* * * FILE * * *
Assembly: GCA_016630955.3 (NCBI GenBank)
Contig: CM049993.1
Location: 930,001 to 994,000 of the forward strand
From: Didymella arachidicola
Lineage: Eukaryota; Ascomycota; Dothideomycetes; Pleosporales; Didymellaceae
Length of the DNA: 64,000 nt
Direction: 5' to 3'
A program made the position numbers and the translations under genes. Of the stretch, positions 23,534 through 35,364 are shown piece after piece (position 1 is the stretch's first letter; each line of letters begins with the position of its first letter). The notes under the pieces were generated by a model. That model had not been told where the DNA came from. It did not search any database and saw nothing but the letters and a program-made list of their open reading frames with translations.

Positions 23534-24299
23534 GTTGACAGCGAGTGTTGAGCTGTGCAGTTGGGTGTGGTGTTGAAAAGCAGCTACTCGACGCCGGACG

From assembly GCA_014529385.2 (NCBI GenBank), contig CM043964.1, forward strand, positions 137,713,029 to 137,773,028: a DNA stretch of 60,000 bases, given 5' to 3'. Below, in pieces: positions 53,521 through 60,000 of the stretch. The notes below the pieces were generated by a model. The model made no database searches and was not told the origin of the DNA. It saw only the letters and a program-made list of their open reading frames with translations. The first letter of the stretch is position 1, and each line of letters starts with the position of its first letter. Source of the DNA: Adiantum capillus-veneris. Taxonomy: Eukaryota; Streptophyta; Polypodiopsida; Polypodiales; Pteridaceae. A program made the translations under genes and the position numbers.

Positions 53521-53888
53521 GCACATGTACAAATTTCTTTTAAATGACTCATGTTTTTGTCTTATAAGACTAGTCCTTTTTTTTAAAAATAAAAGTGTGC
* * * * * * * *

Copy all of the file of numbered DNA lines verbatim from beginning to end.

Assembly: GCA_016630955.3 (NCBI GenBank)
Contig: CM049993.1
Location: 930,001 to 994,000 of the forward strand
From: Didymella arachidicola
Lineage: Eukaryota; Ascomycota; Dothideomycetes; Pleosporales; Didymellaceae
Length of the DNA: 64,000 nt
Direction: 5' to 3'
A program made the position numbers and the translations under genes. Of the stretch, positions 23,534 through 35,364 are shown piece after piece (position 1 is the stretch's first letter; each line of letters begins with the position of its first letter). The notes under the pieces were generated by a model. That model had not been told where the DNA came from. It did not search any database and saw nothing but the letters and a program-made list of their open reading frames with translations.

Positions 23534-24299
23534 GTTGACAGCGAGTGTTGAGCTGTGCAGTTGGGTGTGGTGTTGAAAAGCAGCTACTCGACGCCGGACG

From assembly GCA_014529385.2 (NCBI GenBank), contig CM043964.1, forward strand, positions 137,713,029 to 137,773,028: a DNA stretch of 60,000 bases, given 5' to 3'. Below, in pieces: positions 53,521 through 60,000 of the stretch. The notes below the pieces were generated by a model. The model made no database searches and was not told the origin of the DNA. It saw only the letters and a program-made list of their open reading frames with translations. The first letter of the stretch is position 1, and each line of letters starts with the position of its first letter. Source of the DNA: Adiantum capillus-veneris. Taxonomy: Eukaryota; Streptophyta; Polypodiopsida; Polypodiales; Pteridaceae. A program made the translations under genes and the position numbers.

Positions 53521-53888
53521 GCACATGTACAAATTTCTTTTAAATGACTCATGTTTTTGTCTTATAAGACTAGTCCTTTTTTTTAAAAATAAAAGTGTGC